Earlier this month, the Introduction to Creativity, the Arts, and Social Transformation class hosted a screening at the Wasserman Cinematheque in place of a lecture. The Nov. 6 class screened “Because of the War,” a documentary about four female singers who immigrated to the United States to escape the civil war occuring in their homeland, Liberia. The war caused a mass migration of refugees toward the neighboring countries of Ivory Coast and Sierra Leone. The four women, Tokay, Zaye, Marie and Fatu, all found themselves in Pittsburgh’s Liberian community. Anthropologist Toni Shapiro-Phim, who attended the screening, documented their individual stories as director of the feature.
Use the field below to perform an advanced search of The Justice archives. This will return articles, images, and multimedia relevant to your query.
Thursday, Nov. 15 was notable for being the first snowfall of the school year as well as the semester’s first show by Adagio, Brandeis’ premier dance company. The casino-themed show, “Take a Chance on Dance,” had a full house. Parents and fellow students came into the Levin Ballroom, anticipating what was in store. When the lights went off, people thought it was a technical error, but they soon realized it was part of the show and grew even more excited. Soon, the hosts of the evening went onstage and introduced themselves. Throughout the evening, they appeared before every dance to make Seinfeld-esque jokes and also introduced the following act.
MELA featured a wide variety of South Asian performance styles.
Pitch darkness is suddenly interrupted by fluorescent lights, illuminating five people lying on the floor. This is the opening of the Theatre Arts department’s “Circle Mirror Transformation,” a play outlining the relationships of five people as they take an adult drama class together at the Shirley, Vermont, Community Center. The set felt very natural in its asymmetry and the costumes were incredibly detailed — every shoe and t-shirt was reflective of the character wearing it. While captioning live theater is difficult, this production seemingly did it with ease. The dimly projected captions on either side of the stage never distract from the show for those who don’t need it, and are incredibly accurate and well-timed for those who do. The production quality overall is incredible, as expected from a department show.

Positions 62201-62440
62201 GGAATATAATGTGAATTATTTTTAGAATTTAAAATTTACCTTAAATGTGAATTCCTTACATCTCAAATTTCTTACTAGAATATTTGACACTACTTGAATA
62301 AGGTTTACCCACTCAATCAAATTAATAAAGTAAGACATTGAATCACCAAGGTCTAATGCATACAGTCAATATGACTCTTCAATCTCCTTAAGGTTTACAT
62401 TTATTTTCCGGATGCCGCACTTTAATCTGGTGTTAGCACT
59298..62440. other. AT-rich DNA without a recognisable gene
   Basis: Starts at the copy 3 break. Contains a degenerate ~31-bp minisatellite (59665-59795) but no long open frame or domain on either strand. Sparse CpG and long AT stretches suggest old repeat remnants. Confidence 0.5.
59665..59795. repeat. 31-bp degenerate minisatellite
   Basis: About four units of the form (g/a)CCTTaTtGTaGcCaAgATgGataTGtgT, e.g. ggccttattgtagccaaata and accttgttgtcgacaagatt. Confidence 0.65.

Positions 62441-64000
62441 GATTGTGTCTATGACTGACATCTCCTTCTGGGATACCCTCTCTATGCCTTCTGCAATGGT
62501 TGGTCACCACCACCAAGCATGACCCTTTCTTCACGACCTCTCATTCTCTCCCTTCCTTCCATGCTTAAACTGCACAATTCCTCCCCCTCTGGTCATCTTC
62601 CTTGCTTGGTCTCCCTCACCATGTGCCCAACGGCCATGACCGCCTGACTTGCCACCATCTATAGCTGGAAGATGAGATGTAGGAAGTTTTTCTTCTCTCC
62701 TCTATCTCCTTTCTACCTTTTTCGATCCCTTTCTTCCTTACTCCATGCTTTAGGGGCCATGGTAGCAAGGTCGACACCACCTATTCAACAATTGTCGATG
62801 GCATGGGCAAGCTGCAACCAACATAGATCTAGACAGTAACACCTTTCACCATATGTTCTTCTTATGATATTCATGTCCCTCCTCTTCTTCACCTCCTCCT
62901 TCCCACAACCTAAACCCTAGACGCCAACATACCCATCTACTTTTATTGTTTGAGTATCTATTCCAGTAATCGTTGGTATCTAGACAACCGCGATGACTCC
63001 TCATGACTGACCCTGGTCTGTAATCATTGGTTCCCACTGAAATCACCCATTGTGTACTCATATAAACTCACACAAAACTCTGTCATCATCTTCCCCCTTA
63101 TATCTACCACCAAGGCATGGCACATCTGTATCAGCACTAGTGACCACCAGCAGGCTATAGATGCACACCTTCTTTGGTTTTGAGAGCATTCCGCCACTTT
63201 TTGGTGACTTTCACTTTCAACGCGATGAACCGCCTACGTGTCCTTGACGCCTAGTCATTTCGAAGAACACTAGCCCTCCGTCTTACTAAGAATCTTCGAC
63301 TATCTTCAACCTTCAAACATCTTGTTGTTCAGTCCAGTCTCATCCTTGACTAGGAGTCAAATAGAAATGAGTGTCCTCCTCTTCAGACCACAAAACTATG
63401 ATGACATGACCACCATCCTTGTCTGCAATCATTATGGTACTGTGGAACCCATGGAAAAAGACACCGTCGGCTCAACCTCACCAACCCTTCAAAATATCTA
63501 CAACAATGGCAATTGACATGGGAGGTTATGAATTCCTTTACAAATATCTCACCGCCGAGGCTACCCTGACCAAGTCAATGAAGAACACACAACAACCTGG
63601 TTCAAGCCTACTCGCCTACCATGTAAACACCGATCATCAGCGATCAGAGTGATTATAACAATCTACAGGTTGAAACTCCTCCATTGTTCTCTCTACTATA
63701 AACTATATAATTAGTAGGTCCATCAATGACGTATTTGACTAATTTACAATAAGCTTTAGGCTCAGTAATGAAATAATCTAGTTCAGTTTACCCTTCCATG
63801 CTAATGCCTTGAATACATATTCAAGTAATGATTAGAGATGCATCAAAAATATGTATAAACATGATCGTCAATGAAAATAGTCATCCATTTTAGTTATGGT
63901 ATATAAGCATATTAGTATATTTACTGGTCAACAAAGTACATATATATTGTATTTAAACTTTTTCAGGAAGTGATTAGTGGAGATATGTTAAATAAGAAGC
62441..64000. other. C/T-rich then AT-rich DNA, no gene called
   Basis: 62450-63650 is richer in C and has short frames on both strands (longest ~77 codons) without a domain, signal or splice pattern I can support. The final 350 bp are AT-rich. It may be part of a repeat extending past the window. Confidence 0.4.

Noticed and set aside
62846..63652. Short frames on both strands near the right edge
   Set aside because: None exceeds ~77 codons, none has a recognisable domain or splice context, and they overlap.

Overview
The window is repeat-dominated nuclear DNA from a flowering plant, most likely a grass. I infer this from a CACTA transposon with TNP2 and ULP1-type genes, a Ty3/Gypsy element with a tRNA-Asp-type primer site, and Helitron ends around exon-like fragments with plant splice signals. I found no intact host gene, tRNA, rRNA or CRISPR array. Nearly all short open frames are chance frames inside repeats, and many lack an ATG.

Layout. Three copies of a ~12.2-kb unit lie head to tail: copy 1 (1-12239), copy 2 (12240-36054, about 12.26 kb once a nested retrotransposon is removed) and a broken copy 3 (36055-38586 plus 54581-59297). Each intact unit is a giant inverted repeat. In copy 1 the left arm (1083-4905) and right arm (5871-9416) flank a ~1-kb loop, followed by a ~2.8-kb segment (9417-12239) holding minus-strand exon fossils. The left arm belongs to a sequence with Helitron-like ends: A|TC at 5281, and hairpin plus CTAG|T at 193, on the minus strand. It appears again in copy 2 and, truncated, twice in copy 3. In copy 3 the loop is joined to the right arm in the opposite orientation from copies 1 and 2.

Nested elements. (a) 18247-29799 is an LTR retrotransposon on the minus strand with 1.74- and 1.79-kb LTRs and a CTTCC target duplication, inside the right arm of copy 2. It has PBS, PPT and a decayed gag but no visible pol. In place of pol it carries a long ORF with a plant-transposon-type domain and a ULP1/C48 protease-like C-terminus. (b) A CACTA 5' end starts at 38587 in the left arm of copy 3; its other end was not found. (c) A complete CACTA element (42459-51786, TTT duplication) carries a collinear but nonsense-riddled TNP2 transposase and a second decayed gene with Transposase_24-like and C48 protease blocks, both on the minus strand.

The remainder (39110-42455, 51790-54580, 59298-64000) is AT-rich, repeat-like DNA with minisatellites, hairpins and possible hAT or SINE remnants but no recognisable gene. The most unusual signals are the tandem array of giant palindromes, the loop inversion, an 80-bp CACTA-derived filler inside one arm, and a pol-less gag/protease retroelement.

“Bohemian Rhapsody” is a film that celebrates Queen’s lead singer, Freddie Mercury, and his personal evolution through the music and the cultural impact he made with Queen. It is easy to depict Mercury’s larger-than-life stage persona, but director Bryan Singer went for more of a personal-tribute approach. At the film’s heart is the relationship between Freddie Mercury (Rami Malek) and his longtime best friend Mary Austin (Lucy Boynton), a relationship which encompasses Mercury’s love of music and his search for his own identity. It was Austin who gave Mercury the first opportunity to explore feminine clothing, supporting his genderbent stage persona. Austin and Mercury were engaged until Mercury accepted that although she was the “love of his life,” Freddie yearned for more. Freddie Mercury, much like Oscar Wilde, was a proto-pansexual. He never came out publicly as “queer” but lived a lifestyle unencumbered by heterosexual norms.
JustArts: What was your previous directing experience before Godspell?
“Outlaw King” is a historical drama about the journey of the legendary king of Scotland, Robert the Bruce. Robert, facing the British, one of the strongest armies in Europe, who had already defeated the Scots before, needs not only to find a way to victory but also to be a leader for a discouraged and restless nation. The film is directed by David Mackenzie, who was praised for his 2016 Western crime drama “Hell Or High Water,” my favorite film of that year. For that reason, I was looking forward to “Outlaw King,” Mackenzie and Pine’s second collaboration.
To rubberneck is to get a better view of an accident out of morbid curiosity as you pass it by. Last week in the Shapiro Campus Center Theater, you might say I was rubbernecking. From Nov. 15th-18th, the Undergraduate Theater Collective produced “Godspell,” directed by Nate Rtishchev ’21. The 1971 musical was written by John Michael Tebelak, with music by Stephen Schwartz. It is structured as a series of parables based on the Gospel of Matthew, with lyrics borrowed from traditional hymns.